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mostly-good health news



 
 
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  #1  
Old March 17th 07, 12:37 AM posted to rec.pets.cats.anecdotes
John F. Eldredge
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Posts: 976
Default mostly-good health news

A few weeks ago, I posted a message about having to visit the lung
doctor again, because my sleep apnea had gotten worse. As it turned
out, I didn't have to go through a full sleep study, but instead wore
a blood-oxygen sensor clipped to my finger all one night, recording my
oxygen levels in a portable device. I then mailed the recorder back
to the doctor. The end result was that they had to increase the air
pressure setting in my CPAP machine, but this was sufficient to bring
my blood oxygen levels back up to normal. I am back to feeling fully
rested, not half-asleep, when I get up in the morning.

--
John F. Eldredge --
PGP key available from
http://pgp.mit.edu
"Reserve your right to think, for even to think wrongly is better
than not to think at all." -- Hypatia of Alexandria
  #2  
Old March 17th 07, 02:39 AM posted to rec.pets.cats.anecdotes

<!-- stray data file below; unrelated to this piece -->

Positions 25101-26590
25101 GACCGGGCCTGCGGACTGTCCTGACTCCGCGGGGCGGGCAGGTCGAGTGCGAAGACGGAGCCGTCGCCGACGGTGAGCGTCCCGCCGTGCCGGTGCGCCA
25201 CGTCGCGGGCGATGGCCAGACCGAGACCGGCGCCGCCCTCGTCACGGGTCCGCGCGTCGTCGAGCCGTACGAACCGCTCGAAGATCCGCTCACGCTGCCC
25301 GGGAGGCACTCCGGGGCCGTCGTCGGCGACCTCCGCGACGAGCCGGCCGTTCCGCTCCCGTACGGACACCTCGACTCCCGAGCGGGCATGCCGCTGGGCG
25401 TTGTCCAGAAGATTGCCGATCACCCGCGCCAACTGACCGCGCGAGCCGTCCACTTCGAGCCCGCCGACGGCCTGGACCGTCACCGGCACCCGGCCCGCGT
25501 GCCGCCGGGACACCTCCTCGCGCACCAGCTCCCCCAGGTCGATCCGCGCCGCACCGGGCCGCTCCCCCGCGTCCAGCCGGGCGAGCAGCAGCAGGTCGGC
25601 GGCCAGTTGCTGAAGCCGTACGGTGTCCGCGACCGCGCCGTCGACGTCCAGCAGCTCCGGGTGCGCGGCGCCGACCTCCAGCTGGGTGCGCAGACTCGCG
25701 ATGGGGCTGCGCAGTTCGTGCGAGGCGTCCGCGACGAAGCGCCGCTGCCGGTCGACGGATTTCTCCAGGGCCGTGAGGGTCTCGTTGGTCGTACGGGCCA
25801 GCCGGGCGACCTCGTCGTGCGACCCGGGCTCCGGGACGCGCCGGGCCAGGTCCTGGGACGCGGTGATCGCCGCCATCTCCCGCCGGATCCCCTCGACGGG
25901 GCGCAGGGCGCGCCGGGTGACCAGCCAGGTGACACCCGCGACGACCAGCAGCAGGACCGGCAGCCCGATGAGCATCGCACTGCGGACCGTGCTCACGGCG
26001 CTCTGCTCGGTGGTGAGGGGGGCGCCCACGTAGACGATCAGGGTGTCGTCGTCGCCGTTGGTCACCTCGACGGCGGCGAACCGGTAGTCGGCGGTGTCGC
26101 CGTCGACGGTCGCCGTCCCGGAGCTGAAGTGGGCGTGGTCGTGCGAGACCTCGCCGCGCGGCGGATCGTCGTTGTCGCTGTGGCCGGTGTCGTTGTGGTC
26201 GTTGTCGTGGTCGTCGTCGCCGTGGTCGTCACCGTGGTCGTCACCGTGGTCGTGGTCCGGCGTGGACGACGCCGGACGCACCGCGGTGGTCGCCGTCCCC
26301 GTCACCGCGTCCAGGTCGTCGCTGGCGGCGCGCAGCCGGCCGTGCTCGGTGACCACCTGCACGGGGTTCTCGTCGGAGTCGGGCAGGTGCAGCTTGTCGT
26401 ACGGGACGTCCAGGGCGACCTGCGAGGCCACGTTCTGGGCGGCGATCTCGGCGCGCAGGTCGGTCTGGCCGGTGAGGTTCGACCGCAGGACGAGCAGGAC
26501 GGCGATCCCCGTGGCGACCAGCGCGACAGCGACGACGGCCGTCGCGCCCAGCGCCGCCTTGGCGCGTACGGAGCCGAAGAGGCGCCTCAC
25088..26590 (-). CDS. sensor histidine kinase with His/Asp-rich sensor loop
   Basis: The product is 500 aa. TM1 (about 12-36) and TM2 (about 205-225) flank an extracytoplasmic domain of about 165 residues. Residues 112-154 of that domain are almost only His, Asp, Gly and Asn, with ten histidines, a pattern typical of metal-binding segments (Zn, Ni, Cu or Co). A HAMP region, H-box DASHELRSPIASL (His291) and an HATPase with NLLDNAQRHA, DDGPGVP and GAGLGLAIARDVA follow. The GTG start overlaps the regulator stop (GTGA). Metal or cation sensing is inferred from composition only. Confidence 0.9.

Annie Wxill
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Posts: 495
Default mostly-good health news


"John F. Eldredge" wrote in message
...
... I am back to feeling fully rested, not half-asleep, when I get up in
the morning.
John F. Eldredge --


Good news, indeed. I'm glad they found a solution to your problem.

There is nothing like a good sleep.

Annie


  #3  
Old March 17th 07, 04:53 AM posted to rec.pets.cats.anecdotes
Joy
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Posts: 514
Default mostly-good health news

"John F. Eldredge" wrote in message
...
A few weeks ago, I posted a message about having to visit the lung
doctor again, because my sleep apnea had gotten worse. As it turned
out, I didn't have to go through a full sleep study, but instead wore